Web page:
According to those introductory passages, the Bull “Apostolicae Sedis” left all canonical penalties and impediments (deposition, degradation, deprivation of benefice, irregularity, etc.) as they were before, except those with which it expressly deals. And it deals expressly with those penalties only, the direct ‘purpose of which is the reformation rather than the punishment of the person on whom they are inflicted, namely, censures (excommunication, suspension, and interdict). Moreover, it deals only with a certain class of censures. For clearness it is well to observe that a censure may be so attached to the violation of a law that the lawbreaker incurs the censure in the very act of breaking the law, and a censure as decreed binds at once the conscience of the lawbreaker without the process of a trial, or the formality of a judicial sentence. In other words, the law has already pronounced sentence the moment the person who breaks the law has completed the act of consciously breaking it; for which reason, censures thus decreed are said to be decreed per modum latae sententiae ipsoque facto incurrendoe; i.e. censures of sentence pronounced and incurred by the act of breaking the law. But, on the other hand, a censure may be so attached to the breaking of a law that the lawbreaker does not incur the censure until, after a legal process, it is formally imposed by a judicial sentence, for which reason censures thus decreed are called ferendoe sententioe, i.e. censures of sentence to be pronounced. Censures of this latter kind were left out by this Bull, and remain just as they were before, together with those penalties above referred to, the direct purpose of which is punishment. The Bull “Apostoliem Sedis Moderationi” deals, therefore, exclusively with censures latae sententiae. Now, how has it altered or abrogated them? It abrogated all except those expressly inserted in it. Those which are inserted in it, whether old ones revived or retained, or new ones enacted, bind throughout the Catholic Church, all customs of any kind to the contrary notwithstanding, because this Bull became the source of the binding power of all and each of them, even of such as might have gone into disuse anywhere or everywhere. The censures retained are inserted in the Bull in two ways: First, it makes a list of a certain number of them; Second, it inserts in a general way all those which the Council of Trent either newly enacted, or so adopted from older canons as to make them its own; not those, therefore, which the Council of Trent merely confirmed, or simply adopted from older canons.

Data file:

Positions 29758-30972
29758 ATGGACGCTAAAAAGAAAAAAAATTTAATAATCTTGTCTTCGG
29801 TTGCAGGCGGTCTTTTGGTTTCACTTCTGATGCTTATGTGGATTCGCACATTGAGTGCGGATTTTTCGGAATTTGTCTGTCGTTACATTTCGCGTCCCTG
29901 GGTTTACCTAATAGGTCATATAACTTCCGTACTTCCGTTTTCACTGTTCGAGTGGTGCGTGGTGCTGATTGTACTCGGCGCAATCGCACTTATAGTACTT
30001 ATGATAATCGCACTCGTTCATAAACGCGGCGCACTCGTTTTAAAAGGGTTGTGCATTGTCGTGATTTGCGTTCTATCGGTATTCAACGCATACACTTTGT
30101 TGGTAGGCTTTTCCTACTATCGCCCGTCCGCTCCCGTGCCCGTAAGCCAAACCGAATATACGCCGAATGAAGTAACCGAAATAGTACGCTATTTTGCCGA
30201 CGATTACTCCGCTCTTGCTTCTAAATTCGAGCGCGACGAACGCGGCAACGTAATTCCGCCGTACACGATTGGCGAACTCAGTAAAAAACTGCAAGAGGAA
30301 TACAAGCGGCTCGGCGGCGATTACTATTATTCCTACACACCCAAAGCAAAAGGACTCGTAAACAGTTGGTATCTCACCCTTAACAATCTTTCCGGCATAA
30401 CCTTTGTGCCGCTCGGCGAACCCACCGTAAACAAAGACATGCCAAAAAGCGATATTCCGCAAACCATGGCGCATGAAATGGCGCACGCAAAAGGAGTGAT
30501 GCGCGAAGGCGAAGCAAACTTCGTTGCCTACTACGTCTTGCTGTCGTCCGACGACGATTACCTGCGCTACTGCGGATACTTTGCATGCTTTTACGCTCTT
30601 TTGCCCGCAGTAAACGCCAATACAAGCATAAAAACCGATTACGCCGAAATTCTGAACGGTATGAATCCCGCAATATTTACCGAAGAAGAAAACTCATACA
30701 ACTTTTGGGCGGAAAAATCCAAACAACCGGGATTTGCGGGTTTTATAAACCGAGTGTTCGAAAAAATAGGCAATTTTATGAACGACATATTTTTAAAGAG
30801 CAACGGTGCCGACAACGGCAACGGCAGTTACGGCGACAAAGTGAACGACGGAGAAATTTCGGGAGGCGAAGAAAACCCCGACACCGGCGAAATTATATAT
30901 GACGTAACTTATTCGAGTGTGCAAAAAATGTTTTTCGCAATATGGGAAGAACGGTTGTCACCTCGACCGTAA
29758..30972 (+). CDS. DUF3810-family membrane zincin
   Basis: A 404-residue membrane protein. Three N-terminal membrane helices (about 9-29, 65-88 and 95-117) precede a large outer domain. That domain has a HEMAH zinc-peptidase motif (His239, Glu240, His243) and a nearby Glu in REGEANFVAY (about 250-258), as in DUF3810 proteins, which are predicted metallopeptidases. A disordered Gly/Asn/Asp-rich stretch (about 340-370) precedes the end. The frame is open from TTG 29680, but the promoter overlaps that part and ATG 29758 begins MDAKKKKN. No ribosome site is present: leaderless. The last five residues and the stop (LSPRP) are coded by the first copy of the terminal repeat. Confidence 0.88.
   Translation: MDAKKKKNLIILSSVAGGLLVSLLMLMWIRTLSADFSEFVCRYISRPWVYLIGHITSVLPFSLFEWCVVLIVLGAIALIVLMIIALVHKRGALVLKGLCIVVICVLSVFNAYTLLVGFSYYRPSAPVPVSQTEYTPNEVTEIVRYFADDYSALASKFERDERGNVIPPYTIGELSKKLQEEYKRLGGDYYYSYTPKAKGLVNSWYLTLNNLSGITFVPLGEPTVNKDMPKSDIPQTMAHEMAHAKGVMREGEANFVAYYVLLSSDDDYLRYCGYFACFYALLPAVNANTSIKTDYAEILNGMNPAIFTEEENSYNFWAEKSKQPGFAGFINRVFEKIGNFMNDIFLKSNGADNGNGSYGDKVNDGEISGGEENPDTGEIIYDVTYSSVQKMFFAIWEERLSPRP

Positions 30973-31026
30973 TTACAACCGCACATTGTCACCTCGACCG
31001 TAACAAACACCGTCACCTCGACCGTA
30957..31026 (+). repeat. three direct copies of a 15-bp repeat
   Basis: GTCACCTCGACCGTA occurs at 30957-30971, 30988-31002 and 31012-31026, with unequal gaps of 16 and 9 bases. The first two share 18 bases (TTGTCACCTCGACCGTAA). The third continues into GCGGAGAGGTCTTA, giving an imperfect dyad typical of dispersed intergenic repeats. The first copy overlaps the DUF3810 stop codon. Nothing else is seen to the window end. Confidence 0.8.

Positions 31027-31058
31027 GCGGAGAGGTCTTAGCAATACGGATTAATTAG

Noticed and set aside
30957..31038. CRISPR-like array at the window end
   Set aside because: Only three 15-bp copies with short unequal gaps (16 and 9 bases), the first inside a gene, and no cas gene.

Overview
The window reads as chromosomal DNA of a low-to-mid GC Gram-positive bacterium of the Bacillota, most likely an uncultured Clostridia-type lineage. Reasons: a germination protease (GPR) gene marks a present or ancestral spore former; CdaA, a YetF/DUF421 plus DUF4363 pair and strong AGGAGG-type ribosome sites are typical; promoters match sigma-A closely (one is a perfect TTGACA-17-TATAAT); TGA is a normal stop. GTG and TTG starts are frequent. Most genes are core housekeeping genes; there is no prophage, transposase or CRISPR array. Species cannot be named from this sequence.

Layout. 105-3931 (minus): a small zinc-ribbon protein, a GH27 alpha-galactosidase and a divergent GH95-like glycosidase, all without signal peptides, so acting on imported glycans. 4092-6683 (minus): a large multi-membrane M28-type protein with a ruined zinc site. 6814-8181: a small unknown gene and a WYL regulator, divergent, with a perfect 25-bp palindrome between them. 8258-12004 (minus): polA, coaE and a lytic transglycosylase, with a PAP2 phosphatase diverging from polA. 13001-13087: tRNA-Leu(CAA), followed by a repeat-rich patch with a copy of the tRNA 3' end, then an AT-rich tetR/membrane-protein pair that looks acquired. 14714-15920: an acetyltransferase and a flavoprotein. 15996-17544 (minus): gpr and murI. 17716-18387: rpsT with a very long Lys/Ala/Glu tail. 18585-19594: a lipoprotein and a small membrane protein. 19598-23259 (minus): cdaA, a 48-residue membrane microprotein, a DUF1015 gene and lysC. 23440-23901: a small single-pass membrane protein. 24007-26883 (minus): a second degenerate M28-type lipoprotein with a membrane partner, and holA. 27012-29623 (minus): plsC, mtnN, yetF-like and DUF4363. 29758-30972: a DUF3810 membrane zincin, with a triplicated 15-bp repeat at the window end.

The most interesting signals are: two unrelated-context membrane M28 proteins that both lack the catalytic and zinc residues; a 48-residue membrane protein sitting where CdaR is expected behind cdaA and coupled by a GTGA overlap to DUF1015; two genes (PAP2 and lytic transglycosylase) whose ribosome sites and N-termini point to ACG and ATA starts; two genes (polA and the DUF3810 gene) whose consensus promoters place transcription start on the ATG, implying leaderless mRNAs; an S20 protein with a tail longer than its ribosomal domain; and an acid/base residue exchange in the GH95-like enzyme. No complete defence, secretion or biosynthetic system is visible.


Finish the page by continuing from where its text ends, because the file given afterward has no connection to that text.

We have so far determined those censures which are in force throughout the Bull “Apostolicae Sedis”, and which may be taken as the common law of the Church in that sphere of its legislation. But one who has incurred a censure can be freed from it only through absolution by competent jurisdiction. Although a censure is merely a medicinal penalty, the chief purpose of which is the reformation of the person who has incurred it, yet it does not cease of itself merely by one’s reformation. It has to be taken away by the power that inflicts it. It remains, therefore, to consider briefly those of the Bull “A stolicae Sedis” with respect to the power by which one may be absolved from any of them. They are classified in that respect by Pius IX in the Bull itself. Any priest who has jurisdiction to absolve from sin can also absolve from censures, unless a censure be reserved, as a sin might be reserved; and some of the censures named in the Bull “Apostolicae Sedis” are not reserved. It may be well to observe here that the absolution from sin and absolution from censure are acts of jurisdiction in different tribunals; the former belongs to jurisdiction in foro interno, i.e. in the Sacrament of Penance; the latter belongs to jurisdiction in foro externo, i.e. without and outside the Sacrament of Penance. Some censures of the “Apostolicae Sedis” are reserved to bishops; so that bishops, within their own jurisdiction, or one specially delegated by them, can absolve from censures so reserved. Some are reserved to the Pope, so that not even a bishop can absolve from these without a delegation from the Pope. Finally, the Bull “Apostolicae Sedis” gives a list of twelve censures which are reserved in a special manner (speciali modo) to the Pope; so that to absolve from any of these, even a bishop requires a special delegation, in which these are specifically named. These twelve censures, except the one numbered X, were taken from the Bull “In Coena Domini“, and consequently, since the publication of the “Apostolicae Sedis”, the Bull “In Coena Domini” (so called because from 1364 to 1770 it was annually published at Rome, and since 1567 elsewhere, on Holy Thursday) ceased to be, except as an historical document. Of these eleven canonical offenses, five refer to attacks on the foundation of the Church; that is, on its faith and constitution. Three refer to attacks on the power of the Church and on the free exercise of that power. The other three refer to attacks on the spiritual or temporal treasures of the Church. A few censures have been enacted since the Bull “Apostolicae Sedis” was published. These are usually mentioned and interpreted in the published commentaries on that Bull. The commentary by Avanzirti and Pennacchi (Rome, 1883), the learned editors of the “Acta Sanctae Sedis“, is the most complete. That issued (Prato, 1894) by the late Cardinal D’Annibale, however, is of all others to be recommended for conciseness and accuracy combined.